May a liability insurance carrier that breached its duty to defend thereafter refuse to pay a judgment based upon a policy exclusion? Answer: Yes.

In K2 Investment Group, LLC v. American Guarantee Liability Insurance Company, 21 N.Y. 3d 384 (2013) [decided June 11, 2013 and featured in Issue No. 2] (“K2-I”), the Court of Appeals held that “when a liability insurer has breached its duty to defend its insured, the insurer may not later rely on policy exclusions to escape its duty to indemnify the insured against a judgment against him.” Id. at 387.

Upon re-argument, in a remarkable about-face, on February 18, 2014 the Court of Appeals  reversed itself,  vacated the decision in K2-I  and confessed error “by failing to take account of a controlling precedent.” K2 Investment Group, LLC v. American Guarantee & Liability Insurance Company, 2014 NY Slip Op 01102 (“K2-II”).

The “controlling precedent” that the Court of Appeals overlooked in K2-I was Servidone Construction Corp v. Security Insurance Company of Hartford, 64 N.Y. 2d 419 [1985]. In K2-II the Court of Appeals stated:

In Servidone — a case in which, as in this one, the insurer was relying on policy exclusions in defending against a suit for indemnification — we stated the question as follows:

"Where an insurer breaches a contractual duty to defend its insured in a personal injury action, and the insured thereafter concludes a reasonable settlement with the injured party, is the insurer liable to indemnify the insured even if coverage is disputed?"  (64 NY2d at 421.)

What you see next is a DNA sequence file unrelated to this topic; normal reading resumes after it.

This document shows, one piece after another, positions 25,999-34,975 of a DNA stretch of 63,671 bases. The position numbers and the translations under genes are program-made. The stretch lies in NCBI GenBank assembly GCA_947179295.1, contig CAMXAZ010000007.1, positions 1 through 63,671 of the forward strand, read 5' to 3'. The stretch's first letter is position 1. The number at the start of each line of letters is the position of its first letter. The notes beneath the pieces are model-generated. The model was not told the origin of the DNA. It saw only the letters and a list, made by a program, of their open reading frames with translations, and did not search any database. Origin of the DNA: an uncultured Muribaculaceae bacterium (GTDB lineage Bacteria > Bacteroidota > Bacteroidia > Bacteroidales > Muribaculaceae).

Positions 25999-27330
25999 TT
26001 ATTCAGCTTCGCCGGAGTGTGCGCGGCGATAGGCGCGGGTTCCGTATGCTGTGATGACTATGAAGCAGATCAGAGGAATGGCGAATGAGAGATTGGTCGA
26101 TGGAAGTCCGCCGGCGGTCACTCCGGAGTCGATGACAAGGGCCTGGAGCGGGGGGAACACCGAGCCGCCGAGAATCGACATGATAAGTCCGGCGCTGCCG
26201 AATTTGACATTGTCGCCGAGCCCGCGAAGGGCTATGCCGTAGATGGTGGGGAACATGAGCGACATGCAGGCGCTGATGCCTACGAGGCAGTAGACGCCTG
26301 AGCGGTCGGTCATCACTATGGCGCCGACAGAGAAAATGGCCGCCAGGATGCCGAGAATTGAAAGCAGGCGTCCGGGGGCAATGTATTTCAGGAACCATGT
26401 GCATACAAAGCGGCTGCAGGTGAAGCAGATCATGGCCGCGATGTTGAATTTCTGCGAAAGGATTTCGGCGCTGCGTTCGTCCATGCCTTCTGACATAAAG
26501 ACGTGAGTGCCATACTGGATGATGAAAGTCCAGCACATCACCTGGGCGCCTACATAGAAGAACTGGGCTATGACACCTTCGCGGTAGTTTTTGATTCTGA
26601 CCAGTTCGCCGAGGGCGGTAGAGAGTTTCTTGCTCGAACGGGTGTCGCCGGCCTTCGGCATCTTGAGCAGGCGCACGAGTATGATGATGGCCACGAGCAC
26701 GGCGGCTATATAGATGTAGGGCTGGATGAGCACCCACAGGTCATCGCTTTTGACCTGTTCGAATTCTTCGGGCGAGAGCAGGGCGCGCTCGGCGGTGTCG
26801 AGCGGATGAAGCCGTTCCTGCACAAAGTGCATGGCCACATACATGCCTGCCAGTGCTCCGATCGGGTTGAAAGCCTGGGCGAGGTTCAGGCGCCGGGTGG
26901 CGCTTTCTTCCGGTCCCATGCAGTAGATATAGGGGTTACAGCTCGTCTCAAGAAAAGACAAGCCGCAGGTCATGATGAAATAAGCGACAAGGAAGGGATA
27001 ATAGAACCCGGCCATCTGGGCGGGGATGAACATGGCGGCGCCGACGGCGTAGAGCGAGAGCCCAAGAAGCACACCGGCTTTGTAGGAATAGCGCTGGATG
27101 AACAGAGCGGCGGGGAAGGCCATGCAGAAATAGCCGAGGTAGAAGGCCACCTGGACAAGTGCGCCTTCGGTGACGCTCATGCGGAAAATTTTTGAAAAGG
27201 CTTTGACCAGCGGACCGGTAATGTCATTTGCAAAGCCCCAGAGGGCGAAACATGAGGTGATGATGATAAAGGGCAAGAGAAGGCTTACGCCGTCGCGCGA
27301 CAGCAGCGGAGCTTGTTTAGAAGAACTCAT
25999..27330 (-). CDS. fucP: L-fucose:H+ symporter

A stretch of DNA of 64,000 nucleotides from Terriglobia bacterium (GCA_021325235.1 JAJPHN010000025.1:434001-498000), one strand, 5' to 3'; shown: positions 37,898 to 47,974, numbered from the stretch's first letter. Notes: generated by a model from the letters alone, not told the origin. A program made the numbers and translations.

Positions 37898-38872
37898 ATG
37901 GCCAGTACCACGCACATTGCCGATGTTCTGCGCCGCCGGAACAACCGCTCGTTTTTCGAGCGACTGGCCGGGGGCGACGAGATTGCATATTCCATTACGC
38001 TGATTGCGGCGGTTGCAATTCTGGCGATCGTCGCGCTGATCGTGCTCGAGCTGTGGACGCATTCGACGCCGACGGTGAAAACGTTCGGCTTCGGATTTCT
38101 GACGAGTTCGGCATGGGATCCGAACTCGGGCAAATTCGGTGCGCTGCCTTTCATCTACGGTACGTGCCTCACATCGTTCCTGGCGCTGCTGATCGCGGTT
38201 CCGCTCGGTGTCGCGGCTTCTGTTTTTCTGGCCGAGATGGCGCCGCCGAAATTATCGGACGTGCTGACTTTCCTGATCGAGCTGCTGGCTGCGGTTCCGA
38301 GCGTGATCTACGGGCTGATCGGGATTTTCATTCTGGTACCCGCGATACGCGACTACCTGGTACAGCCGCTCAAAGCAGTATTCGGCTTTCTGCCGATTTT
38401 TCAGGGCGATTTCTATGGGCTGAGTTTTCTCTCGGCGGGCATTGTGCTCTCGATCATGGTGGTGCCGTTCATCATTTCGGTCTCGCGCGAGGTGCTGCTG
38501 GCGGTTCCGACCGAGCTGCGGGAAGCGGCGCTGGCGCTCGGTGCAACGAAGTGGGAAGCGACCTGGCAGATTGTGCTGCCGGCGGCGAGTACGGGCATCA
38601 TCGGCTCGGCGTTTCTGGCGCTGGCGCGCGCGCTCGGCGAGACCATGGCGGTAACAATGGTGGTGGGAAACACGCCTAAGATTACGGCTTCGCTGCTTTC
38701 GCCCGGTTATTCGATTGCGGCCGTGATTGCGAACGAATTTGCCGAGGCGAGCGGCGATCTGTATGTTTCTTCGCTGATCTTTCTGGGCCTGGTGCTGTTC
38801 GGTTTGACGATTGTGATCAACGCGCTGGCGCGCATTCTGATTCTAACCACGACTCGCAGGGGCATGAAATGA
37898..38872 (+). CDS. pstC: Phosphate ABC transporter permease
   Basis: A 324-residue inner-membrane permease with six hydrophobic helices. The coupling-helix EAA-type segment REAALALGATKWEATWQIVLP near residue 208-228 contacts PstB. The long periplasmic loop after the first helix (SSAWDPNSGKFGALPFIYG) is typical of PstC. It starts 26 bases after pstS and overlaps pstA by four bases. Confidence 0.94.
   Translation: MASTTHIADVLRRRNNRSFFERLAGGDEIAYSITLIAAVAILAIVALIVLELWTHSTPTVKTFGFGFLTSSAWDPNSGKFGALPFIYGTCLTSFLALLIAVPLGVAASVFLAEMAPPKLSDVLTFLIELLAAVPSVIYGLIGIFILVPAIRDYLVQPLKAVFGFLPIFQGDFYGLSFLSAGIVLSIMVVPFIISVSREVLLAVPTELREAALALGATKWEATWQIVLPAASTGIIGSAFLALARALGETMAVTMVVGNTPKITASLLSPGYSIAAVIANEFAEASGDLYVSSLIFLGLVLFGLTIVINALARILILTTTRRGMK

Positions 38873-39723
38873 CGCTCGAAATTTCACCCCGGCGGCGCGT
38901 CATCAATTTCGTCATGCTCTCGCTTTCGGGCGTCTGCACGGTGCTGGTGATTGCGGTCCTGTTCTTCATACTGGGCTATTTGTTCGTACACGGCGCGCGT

We answered the question in Servidone no. In K2-I, we held that "when a liability insurer has breached its duty to defend its insured, the insurer may not later rely on policy exclusions to escape its duty to indemnify the insured for a judgment against him" (21 NY3d at 387). The Servidone and K2-I holdings cannot be reconciled. Id. at 2.

And the Court of Appeals concluded that:

There is much to be said for the rule of K2-I, as our previous opinion shows; but, as the Servidone opinion shows, there is also much to be said for the Servidone rule. Several states follow the Servidone approach (e.g., Sentinel Ins. Co. v First Ins. Co. of Hawai'i, Ltd., 76 Hawaii 277, 290-297, 875 P2d 894, 907-914 [1994]; Polaroid Corp. v Travelers Indemnity Co., 414 Mass 747, 760-766, 610 NE2d 912, 919-923 [1993]), while others adopt a rule like that of K2-I (e.g., Employers Ins. of Wausau v Ehlco Liquidating Trust, 186 Ill2d 127, 150-154, 708 NE2d 1122, 1134-1136 [1999]; Missionaries of Co. of Mary, Inc. v Aetna Cas. and Sur. Co., 155 Conn 104, 112-114, 230 A2d 21, 25-26 [1967]). A federal district judge, writing in 1999, said that "the majority of jurisdictions which have considered the question" follow the Servidone rule (Flannery v Allstate Ins. Co., 49 F Supp 2d 1223, 1227 [D Colo 1999]).

Under these circumstances, we see no justification for overruling Servidone. Plaintiffs have not presented any indication that the Servidone rule has proved unworkable, or caused significant injustice or hardship, since it was adopted in 1985. When our Court decides a question of insurance law, insurers and insureds alike should ordinarily be entitled to assume that the decision will remain unchanged unless or until the Legislature decides otherwise. In other words, the rule of stare decisis, while it is not inexorable, is strong enough to govern this case. Id. at 3-4.